Whereas relationships in pre-industrial societies were more likely to develop through contact at one's place of worship or through proximity of housing, industrial society brings people with similar occupations together, often leading to the formation of friendships through one's work. When capitalised, The Industrial Revolution refers to the first known industrial revolution, which took place in Europe during the 18th and 19th centuries.

What is some times referred to as The Second Industrial Revolution describes later, somewhat less dramatic changes resulting from the widespread availability of electric power and the internal-combustion engine. Today, industry makes up only a relatively small percentage of highly developed countries' workforce see the pie chart above , in large part due to advanced mechanization.

The use of machines and robots to facilitate manufacturing reduces the number of people required to work in industry by increasing their efficiency. As a result, a single worker can produce substantially more goods in the same amount of time today than they used to be able to produce. This has also resulted in a transition in most highly developed countries into a post-industrial or service-oriented economy. A post-industrial society is a society in which the primary means of subsistence is derived from service-oriented work, as opposed to agriculture or industry.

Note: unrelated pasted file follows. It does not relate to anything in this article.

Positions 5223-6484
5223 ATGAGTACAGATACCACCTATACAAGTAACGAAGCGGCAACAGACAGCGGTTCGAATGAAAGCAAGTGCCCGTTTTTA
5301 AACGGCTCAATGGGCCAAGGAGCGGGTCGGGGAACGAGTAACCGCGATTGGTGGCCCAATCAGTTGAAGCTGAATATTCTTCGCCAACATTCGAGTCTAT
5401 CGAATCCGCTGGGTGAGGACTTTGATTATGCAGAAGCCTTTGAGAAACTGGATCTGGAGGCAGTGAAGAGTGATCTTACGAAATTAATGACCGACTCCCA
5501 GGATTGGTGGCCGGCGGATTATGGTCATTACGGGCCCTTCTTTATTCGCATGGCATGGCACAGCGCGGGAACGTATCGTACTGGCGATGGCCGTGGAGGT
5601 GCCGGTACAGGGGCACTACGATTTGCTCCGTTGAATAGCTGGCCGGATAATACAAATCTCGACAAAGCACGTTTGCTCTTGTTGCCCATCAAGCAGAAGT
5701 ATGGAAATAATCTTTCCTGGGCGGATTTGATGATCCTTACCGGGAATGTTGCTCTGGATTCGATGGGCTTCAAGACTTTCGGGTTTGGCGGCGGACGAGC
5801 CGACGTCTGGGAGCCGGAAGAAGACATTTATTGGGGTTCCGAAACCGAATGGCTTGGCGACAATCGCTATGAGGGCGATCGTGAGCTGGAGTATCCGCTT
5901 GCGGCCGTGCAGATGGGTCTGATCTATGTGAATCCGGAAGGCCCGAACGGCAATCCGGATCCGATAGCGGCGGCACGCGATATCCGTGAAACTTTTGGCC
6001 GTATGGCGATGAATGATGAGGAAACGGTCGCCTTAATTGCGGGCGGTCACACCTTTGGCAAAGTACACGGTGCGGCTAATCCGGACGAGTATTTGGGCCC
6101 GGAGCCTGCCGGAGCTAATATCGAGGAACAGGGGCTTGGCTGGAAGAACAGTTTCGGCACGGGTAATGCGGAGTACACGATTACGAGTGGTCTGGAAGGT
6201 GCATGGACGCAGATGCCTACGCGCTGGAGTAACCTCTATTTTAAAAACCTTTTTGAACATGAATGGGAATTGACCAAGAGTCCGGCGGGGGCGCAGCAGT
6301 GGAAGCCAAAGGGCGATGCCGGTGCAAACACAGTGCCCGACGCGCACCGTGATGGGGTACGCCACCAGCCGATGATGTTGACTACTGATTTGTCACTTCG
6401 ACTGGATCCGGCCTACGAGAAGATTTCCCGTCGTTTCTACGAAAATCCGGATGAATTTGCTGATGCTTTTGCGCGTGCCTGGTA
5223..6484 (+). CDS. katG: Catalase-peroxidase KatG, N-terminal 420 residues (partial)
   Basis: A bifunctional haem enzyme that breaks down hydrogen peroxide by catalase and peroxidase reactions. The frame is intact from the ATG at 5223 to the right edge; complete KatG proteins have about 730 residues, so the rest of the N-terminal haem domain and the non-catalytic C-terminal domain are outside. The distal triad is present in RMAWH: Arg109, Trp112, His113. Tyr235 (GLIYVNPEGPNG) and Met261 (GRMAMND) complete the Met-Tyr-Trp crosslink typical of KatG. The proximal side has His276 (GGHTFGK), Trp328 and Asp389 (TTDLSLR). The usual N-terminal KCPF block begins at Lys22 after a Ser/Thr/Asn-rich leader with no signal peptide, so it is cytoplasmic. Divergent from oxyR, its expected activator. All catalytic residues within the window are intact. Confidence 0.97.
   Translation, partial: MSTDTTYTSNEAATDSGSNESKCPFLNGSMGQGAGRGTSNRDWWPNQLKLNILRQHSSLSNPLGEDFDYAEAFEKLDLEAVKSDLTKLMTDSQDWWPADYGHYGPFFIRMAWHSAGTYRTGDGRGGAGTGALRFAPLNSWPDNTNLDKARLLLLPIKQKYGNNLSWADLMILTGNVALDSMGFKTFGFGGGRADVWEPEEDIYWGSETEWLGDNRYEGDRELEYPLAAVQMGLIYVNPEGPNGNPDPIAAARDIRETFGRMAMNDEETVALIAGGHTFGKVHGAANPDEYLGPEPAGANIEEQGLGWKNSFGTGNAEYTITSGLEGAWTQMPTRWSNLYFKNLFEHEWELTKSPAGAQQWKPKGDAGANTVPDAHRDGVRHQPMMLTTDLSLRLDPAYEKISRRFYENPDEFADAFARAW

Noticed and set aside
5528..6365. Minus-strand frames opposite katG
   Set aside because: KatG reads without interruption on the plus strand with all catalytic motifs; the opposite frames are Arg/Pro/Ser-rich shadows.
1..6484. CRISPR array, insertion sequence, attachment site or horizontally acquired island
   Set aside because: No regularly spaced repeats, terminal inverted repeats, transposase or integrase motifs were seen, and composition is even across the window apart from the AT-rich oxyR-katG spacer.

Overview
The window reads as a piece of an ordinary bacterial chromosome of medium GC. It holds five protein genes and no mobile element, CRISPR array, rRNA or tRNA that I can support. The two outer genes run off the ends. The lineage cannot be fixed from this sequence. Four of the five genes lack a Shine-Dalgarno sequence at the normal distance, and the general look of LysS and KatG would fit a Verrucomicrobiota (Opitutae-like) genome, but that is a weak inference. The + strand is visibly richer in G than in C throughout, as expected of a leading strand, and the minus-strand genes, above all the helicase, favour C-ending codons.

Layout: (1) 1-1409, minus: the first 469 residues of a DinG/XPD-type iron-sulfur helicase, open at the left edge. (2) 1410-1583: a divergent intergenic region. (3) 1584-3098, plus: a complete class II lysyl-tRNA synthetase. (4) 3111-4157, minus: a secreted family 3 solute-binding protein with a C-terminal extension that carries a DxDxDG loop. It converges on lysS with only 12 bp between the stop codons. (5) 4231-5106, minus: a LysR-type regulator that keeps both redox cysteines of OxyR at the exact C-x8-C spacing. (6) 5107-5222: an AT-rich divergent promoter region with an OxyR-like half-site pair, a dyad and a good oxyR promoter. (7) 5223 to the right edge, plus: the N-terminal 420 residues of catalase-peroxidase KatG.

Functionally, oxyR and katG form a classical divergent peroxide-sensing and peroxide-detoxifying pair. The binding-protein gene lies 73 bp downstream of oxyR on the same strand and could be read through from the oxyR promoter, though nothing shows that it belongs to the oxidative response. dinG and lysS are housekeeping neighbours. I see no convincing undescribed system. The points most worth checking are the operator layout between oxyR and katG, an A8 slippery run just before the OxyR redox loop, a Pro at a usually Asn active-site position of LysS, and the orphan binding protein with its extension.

Most highly developed countries are now post-industrial in that the majority of their workforce works in service-oriented industries, like finance, healthcare, education, business or sales, rather than in industry or agriculture. This is the case in the U. Post-industrial society is occasionally used critically by individuals seeking to restore or return to industrial development. Increasingly, however, individuals and communities are viewing abandoned factories as sites for new housing and shopping. Capitalists are also realizing the recreational and commercial development opportunities such locations offer.